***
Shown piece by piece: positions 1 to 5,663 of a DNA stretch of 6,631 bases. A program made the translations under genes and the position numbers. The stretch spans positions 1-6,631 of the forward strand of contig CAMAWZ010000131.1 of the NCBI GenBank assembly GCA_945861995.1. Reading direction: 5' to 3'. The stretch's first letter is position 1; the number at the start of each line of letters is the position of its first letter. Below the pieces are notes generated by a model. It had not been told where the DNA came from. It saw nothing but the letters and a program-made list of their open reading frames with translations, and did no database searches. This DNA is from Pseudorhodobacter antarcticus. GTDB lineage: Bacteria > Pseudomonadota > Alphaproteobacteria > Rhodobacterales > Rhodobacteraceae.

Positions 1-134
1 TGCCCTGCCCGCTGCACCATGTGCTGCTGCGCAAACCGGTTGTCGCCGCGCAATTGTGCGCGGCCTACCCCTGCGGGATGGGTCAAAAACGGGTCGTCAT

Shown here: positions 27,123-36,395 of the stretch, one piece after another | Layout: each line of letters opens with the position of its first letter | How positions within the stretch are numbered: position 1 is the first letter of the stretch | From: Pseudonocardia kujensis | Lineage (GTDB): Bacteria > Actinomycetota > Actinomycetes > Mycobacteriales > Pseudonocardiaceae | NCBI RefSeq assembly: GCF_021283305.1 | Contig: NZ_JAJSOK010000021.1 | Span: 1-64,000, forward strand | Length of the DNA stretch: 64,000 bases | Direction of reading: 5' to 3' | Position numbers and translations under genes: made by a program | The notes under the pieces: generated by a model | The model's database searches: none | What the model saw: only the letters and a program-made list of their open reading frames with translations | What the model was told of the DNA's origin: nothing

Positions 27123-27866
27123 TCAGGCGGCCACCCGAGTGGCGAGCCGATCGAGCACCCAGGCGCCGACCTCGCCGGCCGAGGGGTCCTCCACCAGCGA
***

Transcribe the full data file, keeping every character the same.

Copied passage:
Shown piece by piece: positions 1 to 5,663 of a DNA stretch of 6,631 bases. A program made the translations under genes and the position numbers. The stretch spans positions 1-6,631 of the forward strand of contig CAMAWZ010000131.1 of the NCBI GenBank assembly GCA_945861995.1. Reading direction: 5' to 3'. The stretch's first letter is position 1; the number at the start of each line of letters is the position of its first letter. Below the pieces are notes generated by a model. It had not been told where the DNA came from. It saw nothing but the letters and a program-made list of their open reading frames with translations, and did no database searches. This DNA is from Pseudorhodobacter antarcticus. GTDB lineage: Bacteria > Pseudomonadota > Alphaproteobacteria > Rhodobacterales > Rhodobacteraceae.

Positions 1-134
1 TGCCCTGCCCGCTGCACCATGTGCTGCTGCGCAAACCGGTTGTCGCCGCGCAATTGTGCGCGGCCTACCCCTGCGGGATGGGTCAAAAACGGGTCGTCAT

Shown here: positions 27,123-36,395 of the stretch, one piece after another | Layout: each line of letters opens with the position of its first letter | How positions within the stretch are numbered: position 1 is the first letter of the stretch | From: Pseudonocardia kujensis | Lineage (GTDB): Bacteria > Actinomycetota > Actinomycetes > Mycobacteriales > Pseudonocardiaceae | NCBI RefSeq assembly: GCF_021283305.1 | Contig: NZ_JAJSOK010000021.1 | Span: 1-64,000, forward strand | Length of the DNA stretch: 64,000 bases | Direction of reading: 5' to 3' | Position numbers and translations under genes: made by a program | The notes under the pieces: generated by a model | The model's database searches: none | What the model saw: only the letters and a program-made list of their open reading frames with translations | What the model was told of the DNA's origin: nothing

Positions 27123-27866
27123 TCAGGCGGCCACCCGAGTGGCGAGCCGATCGAGCACCCAGGCGCCGACCTCGCCGGCCGAGGGGTCCTCCACCAGCGA